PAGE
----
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Case Report Successful Treatment with Empirical Erlotinib in a Patient with Respiratory Failure Caused by Extensive Lung Adenocarcinoma
Suk Hyeon Jeong, M.D.1, Sang-Won Um, M.D., Ph.D.2, Hyun Lee, M.D.2, Kyeongman Jeon, M.D., Ph.D.2, Kyung Jong Lee, M.D.2, Gee Young Suh, M.D., Ph.D.2, Man Pyo Chung, M.D., Ph.D.2, Hojoong Kim, M.D., Ph.D.2, O Jung Kwon, M.D., Ph.D.2, Yoon La Choi, M.D., Ph.D.3
Korean Journal of Critical Care Medicine 2016;31(1):44-48.
Published online: February 29, 2016

1Department of Medicine, Sungkyunkwan University School of Medicine, Seoul, Korea

2Division of Pulmonary and Critical Care Medicine, Department of Medicine, Sungkyunkwan University School of Medicine, Seoul, Korea

3Department of Pathology, Samsung Medical Center, Sungkyunkwan University School of Medicine, Seoul, Korea

Correspondence to: Sang-Won Um, Division of Pulmonary and Critical Care Medicine, Department of Medicine, Samsung Medical Center, Sungkyunkwan University School of Medicine, 81 Irwon-ro, Gangnam-gu, Seoul 06351, Korea Tel: +82-2-3410-3429, Fax: +82-2-3410-3849 E-mail:
• Received: October 12, 2015   • Revised: November 16, 2015   • Accepted: November 27, 2015

Copyright © 2016 The Korean Society of Critical Care Medicine

This is an Open Access article distributed under the terms of the Creative Commons Attribution Non-Commercial License ( which permits unrestricted non-commercial use, distribution, and reproduction in any medium, provided the original work is properly cited.

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  • We herein describe a 70-year-old woman who presented with respiratory failure due to extensive lung adenocarcinoma. Despite advanced disease, care in the intensive care unit with ventilator support was performed because she was a newly diagnosed patient and was considered to have the potential to recover after cancer treatment. Because prompt control of the cancer was needed to treat the respiratory failure, empirical treatment with an oral epidermal growth factor receptor (EGFR) tyrosine kinase inhibitor was initiated before confirmation of EGFR-mutant adenocarcinoma, and the patient was successfully treated. Later, EGFR-mutant adenocarcinoma was confirmed.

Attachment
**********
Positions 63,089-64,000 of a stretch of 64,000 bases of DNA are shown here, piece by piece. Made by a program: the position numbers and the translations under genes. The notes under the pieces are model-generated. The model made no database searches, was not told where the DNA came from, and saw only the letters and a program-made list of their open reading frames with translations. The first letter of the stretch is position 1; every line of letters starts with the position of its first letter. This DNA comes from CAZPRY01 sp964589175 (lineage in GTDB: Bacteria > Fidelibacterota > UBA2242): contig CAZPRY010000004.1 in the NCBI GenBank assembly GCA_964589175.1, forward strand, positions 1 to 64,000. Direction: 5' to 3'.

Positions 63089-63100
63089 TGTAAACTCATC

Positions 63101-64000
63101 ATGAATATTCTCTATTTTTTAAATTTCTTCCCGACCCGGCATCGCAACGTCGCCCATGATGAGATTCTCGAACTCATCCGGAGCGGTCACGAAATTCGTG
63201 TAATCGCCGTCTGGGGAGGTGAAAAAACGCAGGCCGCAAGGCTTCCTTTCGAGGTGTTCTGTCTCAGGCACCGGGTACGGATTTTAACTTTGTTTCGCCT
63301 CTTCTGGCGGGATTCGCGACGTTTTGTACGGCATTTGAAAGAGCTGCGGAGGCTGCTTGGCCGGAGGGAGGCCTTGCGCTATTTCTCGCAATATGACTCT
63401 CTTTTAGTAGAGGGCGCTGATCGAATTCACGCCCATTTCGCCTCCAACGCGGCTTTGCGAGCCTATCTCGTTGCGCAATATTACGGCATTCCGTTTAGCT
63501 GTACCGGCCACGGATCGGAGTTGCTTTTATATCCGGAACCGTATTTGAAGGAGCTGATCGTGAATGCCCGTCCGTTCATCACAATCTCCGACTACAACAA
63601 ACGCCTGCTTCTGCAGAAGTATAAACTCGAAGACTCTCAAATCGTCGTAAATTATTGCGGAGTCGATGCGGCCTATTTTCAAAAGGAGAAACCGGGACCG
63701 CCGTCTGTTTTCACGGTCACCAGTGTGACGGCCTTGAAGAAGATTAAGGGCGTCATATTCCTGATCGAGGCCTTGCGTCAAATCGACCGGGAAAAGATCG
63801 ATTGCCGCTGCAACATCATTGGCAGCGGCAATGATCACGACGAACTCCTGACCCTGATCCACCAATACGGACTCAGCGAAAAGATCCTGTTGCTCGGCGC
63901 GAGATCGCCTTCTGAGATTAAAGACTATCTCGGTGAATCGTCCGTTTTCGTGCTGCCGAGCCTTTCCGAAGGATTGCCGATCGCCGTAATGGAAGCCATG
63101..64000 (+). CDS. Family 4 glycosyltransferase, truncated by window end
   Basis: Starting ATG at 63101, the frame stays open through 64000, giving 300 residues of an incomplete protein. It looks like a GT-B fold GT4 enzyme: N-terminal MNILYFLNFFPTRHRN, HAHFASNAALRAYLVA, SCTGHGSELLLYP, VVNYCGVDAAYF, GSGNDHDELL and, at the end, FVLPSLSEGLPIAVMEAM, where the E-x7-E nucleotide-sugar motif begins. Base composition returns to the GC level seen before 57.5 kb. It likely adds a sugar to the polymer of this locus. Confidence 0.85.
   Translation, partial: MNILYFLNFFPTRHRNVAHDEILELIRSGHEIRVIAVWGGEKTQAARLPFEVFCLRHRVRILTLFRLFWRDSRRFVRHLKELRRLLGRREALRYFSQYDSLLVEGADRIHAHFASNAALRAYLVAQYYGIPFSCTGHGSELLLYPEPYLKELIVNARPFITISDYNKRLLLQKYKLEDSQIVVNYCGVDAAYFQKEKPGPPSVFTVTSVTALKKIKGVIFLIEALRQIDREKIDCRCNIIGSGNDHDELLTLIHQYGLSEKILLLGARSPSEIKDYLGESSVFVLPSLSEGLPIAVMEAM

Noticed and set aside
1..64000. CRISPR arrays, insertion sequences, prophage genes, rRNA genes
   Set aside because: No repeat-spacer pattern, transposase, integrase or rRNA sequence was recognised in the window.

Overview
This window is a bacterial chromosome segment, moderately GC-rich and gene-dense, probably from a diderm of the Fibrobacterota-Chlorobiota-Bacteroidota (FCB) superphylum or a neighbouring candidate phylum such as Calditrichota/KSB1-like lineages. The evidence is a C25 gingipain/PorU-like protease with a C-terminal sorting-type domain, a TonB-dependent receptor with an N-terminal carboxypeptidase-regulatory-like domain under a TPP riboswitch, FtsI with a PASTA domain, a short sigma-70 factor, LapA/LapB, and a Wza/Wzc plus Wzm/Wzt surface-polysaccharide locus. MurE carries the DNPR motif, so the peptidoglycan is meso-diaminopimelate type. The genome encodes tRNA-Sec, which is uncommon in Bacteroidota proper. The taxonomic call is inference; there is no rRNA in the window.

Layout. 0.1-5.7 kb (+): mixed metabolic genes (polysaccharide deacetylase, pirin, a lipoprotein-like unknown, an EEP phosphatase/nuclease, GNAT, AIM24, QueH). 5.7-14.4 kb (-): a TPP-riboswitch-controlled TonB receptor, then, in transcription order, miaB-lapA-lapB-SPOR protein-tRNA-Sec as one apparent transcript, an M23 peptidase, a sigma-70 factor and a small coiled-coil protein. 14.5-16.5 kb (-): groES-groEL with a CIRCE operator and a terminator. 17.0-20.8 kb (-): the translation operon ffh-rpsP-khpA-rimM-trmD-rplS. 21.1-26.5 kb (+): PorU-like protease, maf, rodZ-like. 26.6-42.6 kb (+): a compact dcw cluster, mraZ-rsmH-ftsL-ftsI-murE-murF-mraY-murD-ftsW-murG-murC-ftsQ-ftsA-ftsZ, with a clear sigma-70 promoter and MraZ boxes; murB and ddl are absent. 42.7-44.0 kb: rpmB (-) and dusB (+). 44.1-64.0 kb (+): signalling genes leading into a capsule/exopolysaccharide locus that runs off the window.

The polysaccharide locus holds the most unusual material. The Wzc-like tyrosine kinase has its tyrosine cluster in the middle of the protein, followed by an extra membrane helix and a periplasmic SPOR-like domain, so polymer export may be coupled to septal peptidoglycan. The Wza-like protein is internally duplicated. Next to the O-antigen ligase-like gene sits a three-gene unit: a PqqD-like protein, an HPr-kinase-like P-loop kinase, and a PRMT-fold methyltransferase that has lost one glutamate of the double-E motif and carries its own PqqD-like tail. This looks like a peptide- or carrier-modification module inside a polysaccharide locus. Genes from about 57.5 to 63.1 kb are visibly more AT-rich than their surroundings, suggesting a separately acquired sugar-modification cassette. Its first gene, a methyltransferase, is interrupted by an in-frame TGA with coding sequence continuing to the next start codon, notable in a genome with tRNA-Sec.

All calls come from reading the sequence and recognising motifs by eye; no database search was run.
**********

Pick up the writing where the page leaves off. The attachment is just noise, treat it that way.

Lung cancer is the leading cause of cancer mortality worldwide.[1] Patients with lung cancer often require care in the intensive care unit (ICU) for cancer- or treatment-related complications.[2] Despite recent improvement in the intensive care of patients with lung cancer, the treatment outcome, especially with mechanical ventilator support, remains extremely poor.[3] Therefore, aggressive care for patients with advanced lung cancer is controversial.[4] However, a recent study advocated that ICU trials should include patients with newly diagnosed cancers, but with a life expectancy of less than 1 year, because they may have a chance to recover after cancer treatment.[5]
Erlotinib, a reversible and specific tyrosine kinase inhibitor (TKI), is effective in tumors with gene mutations that activate the epidermal growth factor receptor (EGFR).[6] Previous studies have shown that lung adenocarcinoma among East Asian female never-smokers or former light smokers was associated with a higher probability of having an EGFR mutation.[7,8] About 80% of lung adenocarcinoma from East Asian never-smokers harbored an EGFR kinase mutation.[9,10] Sex, ethnic origin, smoking status, and histologic findings help to identify patients who have a high likelihood of responding to EGFR-TKI treatment.[7]
We recently encountered a patient with extensive lung adenocarcinoma causing respiratory failure. Despite advanced disease, care in the ICU with ventilator support was performed because she was a newly diagnosed patient and EGFR mutation was highly suspected. Empirical erlotinib treatment resulted in an improvement in the disease and allowed ventilator weaning.